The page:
Bulletproof 360 sent the bars and bites to Australia, Bahrain, Bermuda, Bolivia, Brazil, Brunei Darussalam, Canada, Cayman Islands, China, Finland, France, Germany, Guam, Hong Kong, Hungary, Iceland, Israel, Japan, Korea, Kuwait, Liechtenstein, Macau, Malaysia, Malta, Mexico, Monaco, Netherlands, New Zealand, Norway, Oman, Philippines, Puerto Rico, Romania, Saudi Arabia, Singapore, Spain, Switzerland, Taiwan, United Arab Emirates, United Kingdom and the U.S. Virgin Islands.

There is concern that consumers may have unused portions of the recalled protein bars and bites in their homes. The recalled products have best-by dates ranging from Nov. 1 through Dec. 25 this year.

Consumers can identify the recalled product by looking for the following label information and codes:

  • To view labels for all five of the recalled Bulletproof 360 products, please click on the image.

    Bulletproof’s Fudge Brownie Collagen Protein Bar, 1.58-ounces, with the UPC number 815709020811, lot codes 1057, 011007, 011087, 011177, 011257, 011437, 011497, and 01, and best-by dates of 110117, 110617, 111417, 112317, 120117, 121917, and 122517;

  • Bulletproof’s Fudge Brownie Collagen Protein Bite, .74-ounces, with the UPC number 815709021528, lot codes 1227, 011327, 011517, and 01, and best-by dates of 122717, 112817, and 120817;
  • Bulletproof’s Lemon Cookie Collagen Protein Bar, 1.58-ounces, with the UPC number 815709021801, lot codes 1017, 011027, 011387, and 01, and best-by dates of 110717, 110817, and 121417;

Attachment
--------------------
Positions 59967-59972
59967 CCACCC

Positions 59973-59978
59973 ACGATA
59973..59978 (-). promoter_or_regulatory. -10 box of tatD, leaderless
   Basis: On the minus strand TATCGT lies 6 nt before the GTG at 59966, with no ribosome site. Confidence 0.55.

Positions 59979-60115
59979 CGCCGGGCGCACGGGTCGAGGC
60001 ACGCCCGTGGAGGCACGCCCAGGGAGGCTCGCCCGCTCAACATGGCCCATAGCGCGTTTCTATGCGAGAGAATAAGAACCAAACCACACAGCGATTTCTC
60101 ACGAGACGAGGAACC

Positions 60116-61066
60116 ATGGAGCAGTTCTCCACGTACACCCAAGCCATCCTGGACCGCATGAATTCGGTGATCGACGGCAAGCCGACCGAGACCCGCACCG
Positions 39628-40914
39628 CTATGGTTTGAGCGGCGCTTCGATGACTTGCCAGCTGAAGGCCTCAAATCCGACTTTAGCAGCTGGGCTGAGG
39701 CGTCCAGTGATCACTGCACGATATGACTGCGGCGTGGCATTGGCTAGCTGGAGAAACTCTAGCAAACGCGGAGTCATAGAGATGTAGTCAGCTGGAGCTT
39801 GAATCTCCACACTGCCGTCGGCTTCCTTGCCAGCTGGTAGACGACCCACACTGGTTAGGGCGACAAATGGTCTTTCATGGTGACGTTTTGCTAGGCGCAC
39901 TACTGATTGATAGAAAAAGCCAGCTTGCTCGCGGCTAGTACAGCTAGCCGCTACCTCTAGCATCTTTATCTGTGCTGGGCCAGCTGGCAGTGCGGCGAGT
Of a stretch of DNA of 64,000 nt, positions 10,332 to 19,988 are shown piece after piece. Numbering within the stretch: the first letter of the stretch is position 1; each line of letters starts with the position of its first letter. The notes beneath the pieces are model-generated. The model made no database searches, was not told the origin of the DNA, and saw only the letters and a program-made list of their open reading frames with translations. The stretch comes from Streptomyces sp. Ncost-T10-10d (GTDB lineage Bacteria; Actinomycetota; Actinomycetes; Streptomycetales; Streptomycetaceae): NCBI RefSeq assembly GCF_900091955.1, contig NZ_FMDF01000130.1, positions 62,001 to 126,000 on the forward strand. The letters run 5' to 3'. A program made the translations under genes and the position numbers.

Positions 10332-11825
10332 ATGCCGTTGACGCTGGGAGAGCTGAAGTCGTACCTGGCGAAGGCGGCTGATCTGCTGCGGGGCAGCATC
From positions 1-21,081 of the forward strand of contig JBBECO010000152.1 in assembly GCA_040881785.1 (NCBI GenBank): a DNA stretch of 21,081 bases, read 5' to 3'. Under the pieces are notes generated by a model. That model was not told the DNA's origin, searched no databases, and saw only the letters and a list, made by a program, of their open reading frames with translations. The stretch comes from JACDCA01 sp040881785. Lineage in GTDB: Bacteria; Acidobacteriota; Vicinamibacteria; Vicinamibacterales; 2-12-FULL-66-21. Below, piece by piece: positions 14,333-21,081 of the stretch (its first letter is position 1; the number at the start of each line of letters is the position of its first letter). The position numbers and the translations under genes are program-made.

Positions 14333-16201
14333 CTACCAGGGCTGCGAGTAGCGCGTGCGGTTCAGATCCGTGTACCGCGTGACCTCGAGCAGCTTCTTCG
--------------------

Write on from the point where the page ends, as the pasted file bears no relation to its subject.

• Bulletproof’s Vanilla Shortbread Collagen Protein Bar, 1.58-ounces, with the UPC number 815709021481, lot codes 1097, 011167, 011237, 011357, and 01, and best-by dates of 111517, 112217,112917, and 121117; and
  • Bulletproof’s Vanilla Shortbread Collagen Protein Bite, .74-ounces, with the UPC number 815709021504, lot codes 1147, 011217, and 01, and best-by dates of 112017, and 112717.

“Customers should not eat any Collagen Protein Bars or Bites that are subject to the recall, and should return them to Bulletproof. Customers will receive a full replacement or bulletproof.com store credit,” according to the recall notice.

Anyone who has eaten any of the recalled bars or bites and developed symptoms of listeriosis should seek medical attention and tell their doctors about the possible exposure. Additionally, anyone who has eaten the products recently should monitor themselves for symptoms during the coming weeks because it can take up to nine weeks after exposure for symptoms to develop.

Healthy individuals may suffer only short-term symptoms such as high fever, severe headaches, stiffness, nausea, abdominal pain and diarrhea. Serious and sometimes fatal infections in young children, frail or elderly people, and others with weakened immune systems. Listeria infection can cause miscarriages and stillbirths among pregnant women.

“Bulletproof is informing all of its retailers and distributors of this recall, and is making every effort to contact customers who recently purchased Collagen Protein Bars or Bites from the lots listed above to inform them of the recall, and to facilitate the return or destruction of any unused product,” according to the recall notice.

Consumers with questions can call Bulletproof’s customer service staff at 425-434-9704.

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Categories: News in Food Safety

GoMacro, Thrive Bars recalled for possible Listeria in almonds

Food Safety news - June 15, 2017 - 10:00pm

GoMacro is recalling a limited number of MacroBars and Thrive Bars in the U.S. and Canada because they could be contaminated with Listeria monocytogenes.

The company’s almond supplier notified GoMacro on Wednesday that an ingredient in specific MacroBars and Thrive Bars could be contaminated, according to the recall notice on the Food and Drug Administration’s website. No contamination has been reported in any of the GoMacro products, and no illnesses had been reported in connection with the implicated products as of the posting of the recall notice.

“The almond supplier has recalled all products made in their facility during the time of potential contamination. The only potentially affected ingredient supplied to GoMacro was one lot of almonds,” according to the recall notice.